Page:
Insider Tip: Many cruise lines set aside one day on each cruise when they will wash a bag of laundry for a set fee, usually $10 to $15 per bag (the cruise line provides the bag).

Film and sundries

Buy plenty of film and other camera supplies at home, because once on board, the price doubles. For example, the $20 underwater camera I bought on my last cruise would have cost me $9 at Target. The same can be said for pain relievers, sunscreen and many other small, personal-use items.


Except on a few luxury cruise ships, which have “no tipping required” policies, you are expected to tip your cabin steward, dining room waiter and assistant waiter. Many lines recommend that each passenger tip about $10 per day, as follows: cabin steward, $3.50; dining room waiter and assistant waiter, $5.50 (shared); and bistro service waiter and cooks, $1. Bar bills are automatically charged a 15 percent gratuity for the bartender. Special service personnel such as the maitre d’, deck stewards and bellmen should be tipped as service is rendered.

Some cruise lines offer the option of adding the suggested gratuities to your shipboard account; the accounting office would then distribute the tips at the end of the cruise. On other ships, you leave cash in an envelope on the last evening of your cruise.

Insider Tip: Sure, it’s hard to part with money — especially cash — when you’re returning home to a cold house and empty bank account. But understand that ships’ crews work very hard to make your cruise top-notch. Unless the service has actually been poor, tip the recommended amount. For outstanding service, add a little more. Then go home and save up for your next cruise.

Filled Under Advice

5 romantic cruise ships

Posted by Anita Dunham-Potter On February - 3 - 2006

Are you dreaming of a luxury cruise with the one you love? Exotic places, balmy breezes, starry nights and tropical drinks for two? “The Love Boat”? Maybe “The Lust Boat”?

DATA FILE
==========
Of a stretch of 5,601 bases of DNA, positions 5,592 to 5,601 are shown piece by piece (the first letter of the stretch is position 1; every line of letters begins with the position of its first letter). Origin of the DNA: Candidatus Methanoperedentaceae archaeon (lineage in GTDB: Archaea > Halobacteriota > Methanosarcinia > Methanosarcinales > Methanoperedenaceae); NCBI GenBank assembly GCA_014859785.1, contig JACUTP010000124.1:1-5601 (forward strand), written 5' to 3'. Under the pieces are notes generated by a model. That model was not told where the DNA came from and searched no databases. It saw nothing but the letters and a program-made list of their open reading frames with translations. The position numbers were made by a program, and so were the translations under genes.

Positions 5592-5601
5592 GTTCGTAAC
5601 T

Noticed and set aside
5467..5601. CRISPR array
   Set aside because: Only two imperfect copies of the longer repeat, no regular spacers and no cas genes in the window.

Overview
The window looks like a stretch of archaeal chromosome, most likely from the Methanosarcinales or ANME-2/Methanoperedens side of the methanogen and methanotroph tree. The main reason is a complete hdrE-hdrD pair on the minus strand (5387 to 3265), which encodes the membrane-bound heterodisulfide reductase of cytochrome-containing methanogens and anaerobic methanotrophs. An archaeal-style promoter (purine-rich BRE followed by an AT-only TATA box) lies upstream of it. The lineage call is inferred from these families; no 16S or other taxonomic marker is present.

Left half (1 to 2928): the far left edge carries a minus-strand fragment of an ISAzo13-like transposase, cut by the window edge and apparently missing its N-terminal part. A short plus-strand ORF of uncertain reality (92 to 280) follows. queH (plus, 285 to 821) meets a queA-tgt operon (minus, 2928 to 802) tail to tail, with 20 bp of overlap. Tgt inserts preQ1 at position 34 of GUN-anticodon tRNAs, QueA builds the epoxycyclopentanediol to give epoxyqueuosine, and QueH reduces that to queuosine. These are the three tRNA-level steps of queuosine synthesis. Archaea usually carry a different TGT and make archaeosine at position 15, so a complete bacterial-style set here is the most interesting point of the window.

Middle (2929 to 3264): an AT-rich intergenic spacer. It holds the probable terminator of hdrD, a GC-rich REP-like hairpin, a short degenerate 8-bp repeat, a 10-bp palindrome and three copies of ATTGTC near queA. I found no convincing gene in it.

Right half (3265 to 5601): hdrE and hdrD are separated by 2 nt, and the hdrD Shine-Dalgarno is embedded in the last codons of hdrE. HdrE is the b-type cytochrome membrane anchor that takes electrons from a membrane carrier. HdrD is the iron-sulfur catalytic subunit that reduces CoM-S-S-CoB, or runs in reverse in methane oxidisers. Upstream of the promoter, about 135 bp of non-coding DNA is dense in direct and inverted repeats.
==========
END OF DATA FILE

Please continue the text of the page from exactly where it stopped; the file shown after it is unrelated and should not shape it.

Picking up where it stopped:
No problem.

Cruise ships have become popular venues for romantic getaways in the past few years. Never slow to catch a trend, cruise lines have responded by offering couples an array of services and amenities to inspire romance and even some nautical naughtiness. Here are five ships that Cupid would approve of.

Windstar Cruise Line’s “Wind Star”

Wind Star gets points on the romance meter before it even leaves the dock. French-built and French-decorated, this four-masted schooner carries just 148 passengers to seductive destinations under billowing white sails.

To enhance the romantic ambiance for couples, Windstar Cruises takes a culinary approach, offering an in-room “Romance Dinner” with an aphrodisiac menu served on an elegant tray. The menu offers such tantalizing presentations as “Rack of Lamb under a Blanket of Sun-Dried Love Apples, Seduced by a Rosemary-Garlic-Mint Sauce.” Top it off with a dessert called “Fantasy of Fresh Strawberries Caressed by Decadent Chocolate Ganache with Kisses of Chantilly Cream Aroused with Pernod.” The description alone makes me swoon.

Dinner comes with an iPod Nano cued to romantic music, which plays through the cabin’s Bose SoundDock speakers. There is no additional charge for the dinner, but serious romantics can order other mood-makers for an additional fee, such as wine, champagne or even a couple’s massage.

Clearly, Wind Star has a recipe that will keep the “Do Not Disturb” sign up on the cabin door for a long time.

Regent Seven Seas Cruises’ “Paul Gauguin”

The Paul Gauguin cruises the waters of French Polynesia, one of the most romantic places on earth. Named for the Parisian painter who was himself seduced by the Polynesian landscape, the Paul Gauguin carries 330 passengers in luxurious surroundings and under the high standards of quality and service for which Regent Seven Seas Cruises is famous. The cuisine is created by Jean-Pierre Vigato, a Michelin-starred chef.

For a ship of this size, the Paul Gauguin has an airy design that invites in tropical breezes and eye-filling vistas. Sailing from Papeete, you’ll discover that Tahiti really does look like the Garden of Eden (Gauguin was right about that) and that Bora Bora’s lagoon truly is sublime. More beautiful still is Moorea, its shark-jaw peaks reflecting timelessly in the calm waters of the island’s spectacular bays. It’s enough to inspire a re-creation of the famous beach scene with Deborah Kerr and Burt Lancaster in “From Here To Eternity.”